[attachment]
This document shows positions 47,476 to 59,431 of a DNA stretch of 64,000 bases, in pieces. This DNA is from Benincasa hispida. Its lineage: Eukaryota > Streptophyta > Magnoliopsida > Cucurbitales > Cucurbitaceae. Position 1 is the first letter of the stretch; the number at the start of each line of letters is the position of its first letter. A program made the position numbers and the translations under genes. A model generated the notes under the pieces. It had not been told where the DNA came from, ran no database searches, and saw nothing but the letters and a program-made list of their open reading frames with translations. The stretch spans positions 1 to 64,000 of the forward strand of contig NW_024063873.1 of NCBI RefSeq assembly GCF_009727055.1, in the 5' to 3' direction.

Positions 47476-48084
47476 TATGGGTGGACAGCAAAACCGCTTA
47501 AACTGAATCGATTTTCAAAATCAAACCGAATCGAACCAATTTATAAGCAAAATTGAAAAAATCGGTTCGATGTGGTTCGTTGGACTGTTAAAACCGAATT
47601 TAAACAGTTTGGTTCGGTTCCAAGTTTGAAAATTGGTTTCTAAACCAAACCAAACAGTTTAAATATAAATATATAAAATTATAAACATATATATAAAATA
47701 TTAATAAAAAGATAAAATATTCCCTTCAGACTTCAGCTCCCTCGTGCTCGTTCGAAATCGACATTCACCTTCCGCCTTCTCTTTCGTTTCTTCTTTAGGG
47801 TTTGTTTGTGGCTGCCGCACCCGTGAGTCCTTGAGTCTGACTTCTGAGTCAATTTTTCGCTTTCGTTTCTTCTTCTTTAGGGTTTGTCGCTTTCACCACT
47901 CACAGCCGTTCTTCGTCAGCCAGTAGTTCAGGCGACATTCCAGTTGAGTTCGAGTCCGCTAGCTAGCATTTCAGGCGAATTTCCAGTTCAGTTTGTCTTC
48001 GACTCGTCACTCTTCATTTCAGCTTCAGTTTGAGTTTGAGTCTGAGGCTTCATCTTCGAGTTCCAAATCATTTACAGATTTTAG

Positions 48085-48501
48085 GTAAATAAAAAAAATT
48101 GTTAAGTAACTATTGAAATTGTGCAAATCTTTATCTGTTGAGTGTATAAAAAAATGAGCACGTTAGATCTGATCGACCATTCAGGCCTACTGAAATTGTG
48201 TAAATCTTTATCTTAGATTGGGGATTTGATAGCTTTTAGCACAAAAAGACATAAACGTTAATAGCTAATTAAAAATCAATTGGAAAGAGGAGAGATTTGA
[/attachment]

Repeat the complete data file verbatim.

This document shows positions 47,476 to 59,431 of a DNA stretch of 64,000 bases, in pieces. This DNA is from Benincasa hispida. Its lineage: Eukaryota > Streptophyta > Magnoliopsida > Cucurbitales > Cucurbitaceae. Position 1 is the first letter of the stretch; the number at the start of each line of letters is the position of its first letter. A program made the position numbers and the translations under genes. A model generated the notes under the pieces. It had not been told where the DNA came from, ran no database searches, and saw nothing but the letters and a program-made list of their open reading frames with translations. The stretch spans positions 1 to 64,000 of the forward strand of contig NW_024063873.1 of NCBI RefSeq assembly GCF_009727055.1, in the 5' to 3' direction.

Positions 47476-48084
47476 TATGGGTGGACAGCAAAACCGCTTA
47501 AACTGAATCGATTTTCAAAATCAAACCGAATCGAACCAATTTATAAGCAAAATTGAAAAAATCGGTTCGATGTGGTTCGTTGGACTGTTAAAACCGAATT
47601 TAAACAGTTTGGTTCGGTTCCAAGTTTGAAAATTGGTTTCTAAACCAAACCAAACAGTTTAAATATAAATATATAAAATTATAAACATATATATAAAATA
47701 TTAATAAAAAGATAAAATATTCCCTTCAGACTTCAGCTCCCTCGTGCTCGTTCGAAATCGACATTCACCTTCCGCCTTCTCTTTCGTTTCTTCTTTAGGG
47801 TTTGTTTGTGGCTGCCGCACCCGTGAGTCCTTGAGTCTGACTTCTGAGTCAATTTTTCGCTTTCGTTTCTTCTTCTTTAGGGTTTGTCGCTTTCACCACT
47901 CACAGCCGTTCTTCGTCAGCCAGTAGTTCAGGCGACATTCCAGTTGAGTTCGAGTCCGCTAGCTAGCATTTCAGGCGAATTTCCAGTTCAGTTTGTCTTC
48001 GACTCGTCACTCTTCATTTCAGCTTCAGTTTGAGTTTGAGTCTGAGGCTTCATCTTCGAGTTCCAAATCATTTACAGATTTTAG

Positions 48085-48501
48085 GTAAATAAAAAAAATT
48101 GTTAAGTAACTATTGAAATTGTGCAAATCTTTATCTGTTGAGTGTATAAAAAAATGAGCACGTTAGATCTGATCGACCATTCAGGCCTACTGAAATTGTG
48201 TAAATCTTTATCTTAGATTGGGGATTTGATAGCTTTTAGCACAAAAAGACATAAACGTTAATAGCTAATTAAAAATCAATTGGAAAGAGGAGAGATTTGA